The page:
Imagine that you’re a 23-year-old single mom raising two small children with another on the way. You live on the outskirts of a small town and the nearest grocery store is seven miles away. You used to work at the gas station down the road, but your manager found a reason to fire you when he found out you were pregnant. Your car broke down last week, and you’ve been bumming rides off your neighbor to get to the store and buy food for your family, but your savings are quickly drying up. You’re also not sure how you’re going to make it to your prenatal appointments since the closest OBGYN is 27 miles away.
This may not be your reality; it’s certainly not mine. For many of Nassau County’s residents, however, this story sound familiar. The west side of Nassau County consists of Bryceville, Callahan, and Hilliard. Despite its relative proximity to the large city of Jacksonville, the area is very rural, with many farms and few stores or doctor’s offices. Many of the families out there love the lifestyle and freedom that come with living in the country. The distance, however, means they are sacrificing the access to healthcare they would experience in the city.
Per a 2014 CDC study, infant mortality (an infant dying before their first birthday) rates are up to 20% higher in rural counties as compared to large urban counties. It’s obvious that something needs to be done, and Healthy Start is trying to reduce that disparity. Every day, I go to the labor and delivery rooms at Baptist Hospital of Nassau to educate new parents about Healthy Start services while providing safe sleep and shaken baby prevention education. Some of these families had to drive almost an hour just to get to the hospital.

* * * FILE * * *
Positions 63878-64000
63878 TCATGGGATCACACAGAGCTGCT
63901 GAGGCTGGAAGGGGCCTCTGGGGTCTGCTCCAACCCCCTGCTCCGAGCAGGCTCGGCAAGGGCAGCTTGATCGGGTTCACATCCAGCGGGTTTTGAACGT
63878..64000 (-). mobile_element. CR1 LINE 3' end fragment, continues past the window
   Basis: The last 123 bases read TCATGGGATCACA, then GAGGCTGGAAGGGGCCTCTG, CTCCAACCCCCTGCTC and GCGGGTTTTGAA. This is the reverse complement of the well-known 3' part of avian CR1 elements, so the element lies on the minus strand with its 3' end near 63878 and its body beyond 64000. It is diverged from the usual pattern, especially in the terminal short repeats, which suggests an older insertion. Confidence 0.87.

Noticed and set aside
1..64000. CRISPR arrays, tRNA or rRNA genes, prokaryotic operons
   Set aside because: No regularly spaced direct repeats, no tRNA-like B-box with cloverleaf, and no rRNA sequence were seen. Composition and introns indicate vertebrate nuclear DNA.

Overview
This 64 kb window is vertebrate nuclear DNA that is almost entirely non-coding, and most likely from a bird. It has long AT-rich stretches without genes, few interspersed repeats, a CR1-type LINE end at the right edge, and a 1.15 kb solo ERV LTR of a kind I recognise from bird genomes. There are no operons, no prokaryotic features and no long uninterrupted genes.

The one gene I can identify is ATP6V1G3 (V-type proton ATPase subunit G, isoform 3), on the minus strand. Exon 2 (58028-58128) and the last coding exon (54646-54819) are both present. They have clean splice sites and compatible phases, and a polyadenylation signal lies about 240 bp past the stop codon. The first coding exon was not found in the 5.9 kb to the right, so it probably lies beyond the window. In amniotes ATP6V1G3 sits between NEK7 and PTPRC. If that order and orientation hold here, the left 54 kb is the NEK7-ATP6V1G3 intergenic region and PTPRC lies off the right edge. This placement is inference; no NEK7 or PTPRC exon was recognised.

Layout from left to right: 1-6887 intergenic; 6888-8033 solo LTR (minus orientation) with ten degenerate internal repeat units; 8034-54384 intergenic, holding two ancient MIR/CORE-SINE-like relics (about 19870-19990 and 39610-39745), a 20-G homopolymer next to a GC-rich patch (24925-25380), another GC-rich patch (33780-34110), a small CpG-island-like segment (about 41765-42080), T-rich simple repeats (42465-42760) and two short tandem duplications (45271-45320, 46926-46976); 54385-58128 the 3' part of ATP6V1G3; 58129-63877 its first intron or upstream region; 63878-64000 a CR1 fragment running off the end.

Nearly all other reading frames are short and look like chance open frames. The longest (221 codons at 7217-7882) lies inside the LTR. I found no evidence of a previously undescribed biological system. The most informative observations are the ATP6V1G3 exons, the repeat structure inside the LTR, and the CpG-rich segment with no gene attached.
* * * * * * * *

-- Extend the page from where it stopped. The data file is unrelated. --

Transportation, access to health care, and access to healthy food are all likely contributors to the high infant mortality rates in rural areas. The only bus route in Nassau County has a grand total of two stops in the west side. There isn’t a single pediatrician, OBGYN, or hospital on the west side. There are two grocery stores in the area, but many people still live miles away from either. Rural communities face very unique challenges, and addressing health disparities in these areas may look different than in urban communities. During my service, I’ve seen many clients who have lived on the west side their entire lives. Moving closer to healthcare services isn’t usually something they want to do or can afford.
To increase access for these communities, we need physicians that are willing to open practices in less populated areas, even if it means their business isn’t as lucrative. We need to expand services like Healthy Start that can go into families’ homes and meet them where they’re at. We need more people that are willing to go the distance for rural populations.
This blog post was written by NHC FL AmeriCorps member, Melissa Williams.
Melissa serves at FDOH in Nassau County as Care Coordinator.